Hundreds of children were transferred to a “safer location” elsewhere in the northeastern African nation, said Ricardo Pires, a spokesman for the U.N. children’s agency, UNICEF.
Sudan’s ministries of social development and health have taken charge of the children, while UNICEF has provided humanitarian support including medical care, food, educational activities and play, Pires said in an email to The Associated Press.
He said the children had received medical checks following their long journey to their new location, adding that “any child requiring hospitalization will have access to healthcare.”
Nazim Sirag, an activist who heads the local charity Hadhreen, said in a phone interview that the children were ferried late Tuesday to a newly established facility in Madani.
Sirag, whose charity led humanitarian efforts to help the orphanage and other nursing homes in Khartoum, said at least 71 children died at the Al-Mayqoma orphanage since the war in Sudan began.
Among the dead were babies as young as three months, according to death certificates obtained by the AP. The certificates listed circulatory collapse as a cause of death, but also mentioned other contributing factors such as fever, dehydration, malnutrition, and failure to thrive.
Their relocation followed an online campaign led by local activists and international charities, which intensified after the death of 26 children in two days at the orphanage in late May. The children had been trapped in the fighting for over seven weeks as food and other supplies dwindled. The facility was inaccessible because of the war had turned the capital and other urban areas into battlefields.
“The safe movement of these incredibly vulnerable children to a place of safety offers a ray of light in the midst of the ongoing conflict in Sudan,” Mandeep O’Brien, UNICEF Representative in Sudan, said in a statement. “Many millions of children remain at risk across Sudan."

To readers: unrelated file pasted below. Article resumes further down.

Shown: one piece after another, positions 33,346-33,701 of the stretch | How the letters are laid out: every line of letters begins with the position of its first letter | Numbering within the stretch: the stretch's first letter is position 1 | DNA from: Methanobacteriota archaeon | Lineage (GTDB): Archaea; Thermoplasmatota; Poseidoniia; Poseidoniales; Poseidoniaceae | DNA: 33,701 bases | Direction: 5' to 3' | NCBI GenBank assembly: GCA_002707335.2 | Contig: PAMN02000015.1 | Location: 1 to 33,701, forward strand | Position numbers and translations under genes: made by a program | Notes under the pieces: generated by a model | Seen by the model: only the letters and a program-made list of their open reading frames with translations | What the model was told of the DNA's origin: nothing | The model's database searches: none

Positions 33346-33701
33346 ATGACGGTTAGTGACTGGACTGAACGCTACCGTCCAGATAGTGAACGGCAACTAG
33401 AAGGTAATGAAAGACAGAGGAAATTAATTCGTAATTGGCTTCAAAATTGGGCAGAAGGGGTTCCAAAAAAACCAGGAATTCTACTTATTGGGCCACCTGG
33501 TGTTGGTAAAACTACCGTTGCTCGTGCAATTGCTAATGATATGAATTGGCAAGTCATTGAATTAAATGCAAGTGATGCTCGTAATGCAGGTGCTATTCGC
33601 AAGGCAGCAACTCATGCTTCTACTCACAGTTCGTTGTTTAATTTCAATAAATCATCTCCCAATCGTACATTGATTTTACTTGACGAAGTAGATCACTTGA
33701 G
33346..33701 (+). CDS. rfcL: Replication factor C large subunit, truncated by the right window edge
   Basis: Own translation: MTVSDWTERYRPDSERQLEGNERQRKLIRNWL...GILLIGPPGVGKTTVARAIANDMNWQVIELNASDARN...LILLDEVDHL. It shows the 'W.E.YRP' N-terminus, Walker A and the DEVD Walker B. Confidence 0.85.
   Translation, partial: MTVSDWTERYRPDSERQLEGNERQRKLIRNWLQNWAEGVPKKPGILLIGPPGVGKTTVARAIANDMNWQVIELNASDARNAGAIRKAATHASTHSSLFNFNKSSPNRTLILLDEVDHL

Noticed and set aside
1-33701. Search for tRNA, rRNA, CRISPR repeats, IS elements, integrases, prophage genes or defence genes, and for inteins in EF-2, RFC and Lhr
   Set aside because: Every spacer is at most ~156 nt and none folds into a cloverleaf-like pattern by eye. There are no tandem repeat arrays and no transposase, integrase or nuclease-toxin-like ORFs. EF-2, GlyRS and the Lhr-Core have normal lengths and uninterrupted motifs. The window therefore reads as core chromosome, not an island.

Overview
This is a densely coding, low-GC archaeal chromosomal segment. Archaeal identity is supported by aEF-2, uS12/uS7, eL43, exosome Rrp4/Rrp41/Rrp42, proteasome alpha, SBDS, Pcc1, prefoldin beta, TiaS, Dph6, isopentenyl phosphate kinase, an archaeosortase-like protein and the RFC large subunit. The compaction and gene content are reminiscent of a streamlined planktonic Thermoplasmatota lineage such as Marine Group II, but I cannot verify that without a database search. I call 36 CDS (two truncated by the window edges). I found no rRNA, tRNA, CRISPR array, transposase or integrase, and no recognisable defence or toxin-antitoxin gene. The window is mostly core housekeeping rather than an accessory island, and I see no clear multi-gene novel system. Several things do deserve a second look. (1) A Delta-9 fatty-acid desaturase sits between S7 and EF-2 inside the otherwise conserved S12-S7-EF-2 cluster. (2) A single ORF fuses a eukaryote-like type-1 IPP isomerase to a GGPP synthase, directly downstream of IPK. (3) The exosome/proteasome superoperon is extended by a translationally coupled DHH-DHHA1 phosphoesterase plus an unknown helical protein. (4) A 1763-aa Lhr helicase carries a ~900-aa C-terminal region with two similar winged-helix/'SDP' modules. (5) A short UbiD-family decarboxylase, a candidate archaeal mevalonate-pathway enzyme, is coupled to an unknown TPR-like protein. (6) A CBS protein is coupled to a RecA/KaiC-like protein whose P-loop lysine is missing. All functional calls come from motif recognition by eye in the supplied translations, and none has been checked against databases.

The tragedy at the Al-Mayqoma orphanage made headlines late last month as fighting raged outside between Sudan’s military and the paramilitary Rapid Support Forces.
The deaths have highlighted the heavy toll inflicted on civilians since mid-April when the clashes erupted between forces loyal to Gen. Abdel-Fattah Burhan and RSF forces led by Gen. Mohammed Hamdan Dagalo.
The International Committee of The Red Cross, which helped with the evacuation, said the children, aged between 1 month to 15 years, were relocated after securing a safe corridor to Madani, the capital of Jazira province, about 135 kilometers southeast of Khartoum. Seventy caretakers were also transferred with the children, the ICRC said.
“They (the children) spent incredibly difficult moments in an area where the conflict has been raging for the past 6 weeks without access to proper healthcare, an especially hard situation for children with special needs,” said Jean-Christophe Sandoz, the head of the ICRC delegation in Sudan.
Local volunteers, meanwhile, evacuated 77 other children earlier this week from separate foster homes in the coastal, Sirag of Hadhreen said. The children have temporarily sheltered along with 11 adults in a school in the town of Hasahisa, also in Jazira province, he said.
The fighting has inflicted a heavy toll on civilians, particularly children. More than 860 civilians, including at least 190 children, were killed and thousands of others were wounded since April 15, according to Sudan’s Doctors’ Syndicate which tracks civilian casualties. The tally is likely to be much higher.
The conflict has forced more than 1.9 million people to flee their homes, including around 477,000 who crossed into neighboring countries, according to the U.N.'s migration agency. Others remain trapped inside their homes, unable to escape as food and water supplies dwindle. The clashes have also disrupted the work of humanitarian groups.
There have been reports of widespread looting and sexual violence, including the rape of women and girls in Khartoum and the western Darfur region, which have seen some of the worst fighting in the conflict. Almost all reported cases of sexual attacks were blamed on the RSF, which didn’t respond to repeated requests for comment.